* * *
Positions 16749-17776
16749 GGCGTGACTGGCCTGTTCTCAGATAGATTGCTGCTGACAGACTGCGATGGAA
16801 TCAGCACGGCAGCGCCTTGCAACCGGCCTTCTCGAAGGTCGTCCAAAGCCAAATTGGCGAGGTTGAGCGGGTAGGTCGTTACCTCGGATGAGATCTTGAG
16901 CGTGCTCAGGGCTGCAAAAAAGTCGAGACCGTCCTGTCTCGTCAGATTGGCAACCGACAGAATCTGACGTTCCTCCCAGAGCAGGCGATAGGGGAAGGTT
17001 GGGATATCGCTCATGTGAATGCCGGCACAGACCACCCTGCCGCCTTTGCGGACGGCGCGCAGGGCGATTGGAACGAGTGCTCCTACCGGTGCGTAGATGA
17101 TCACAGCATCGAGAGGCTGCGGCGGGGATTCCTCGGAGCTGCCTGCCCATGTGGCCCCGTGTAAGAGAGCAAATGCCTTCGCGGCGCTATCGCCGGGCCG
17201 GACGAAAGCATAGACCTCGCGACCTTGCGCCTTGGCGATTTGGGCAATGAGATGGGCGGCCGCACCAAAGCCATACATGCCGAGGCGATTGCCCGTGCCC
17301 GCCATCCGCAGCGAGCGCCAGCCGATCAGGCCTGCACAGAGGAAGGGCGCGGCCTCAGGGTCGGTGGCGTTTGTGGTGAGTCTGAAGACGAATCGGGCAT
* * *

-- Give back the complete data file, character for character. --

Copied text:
Positions 16749-17776
16749 GGCGTGACTGGCCTGTTCTCAGATAGATTGCTGCTGACAGACTGCGATGGAA
16801 TCAGCACGGCAGCGCCTTGCAACCGGCCTTCTCGAAGGTCGTCCAAAGCCAAATTGGCGAGGTTGAGCGGGTAGGTCGTTACCTCGGATGAGATCTTGAG
16901 CGTGCTCAGGGCTGCAAAAAAGTCGAGACCGTCCTGTCTCGTCAGATTGGCAACCGACAGAATCTGACGTTCCTCCCAGAGCAGGCGATAGGGGAAGGTT
17001 GGGATATCGCTCATGTGAATGCCGGCACAGACCACCCTGCCGCCTTTGCGGACGGCGCGCAGGGCGATTGGAACGAGTGCTCCTACCGGTGCGTAGATGA
17101 TCACAGCATCGAGAGGCTGCGGCGGGGATTCCTCGGAGCTGCCTGCCCATGTGGCCCCGTGTAAGAGAGCAAATGCCTTCGCGGCGCTATCGCCGGGCCG
17201 GACGAAAGCATAGACCTCGCGACCTTGCGCCTTGGCGATTTGGGCAATGAGATGGGCGGCCGCACCAAAGCCATACATGCCGAGGCGATTGCCCGTGCCC
17301 GCCATCCGCAGCGAGCGCCAGCCGATCAGGCCTGCACAGAGGAAGGGCGCGGCCTCAGGGTCGGTGGCGTTTGTGGTGAGTCTGAAGACGAATCGGGCAT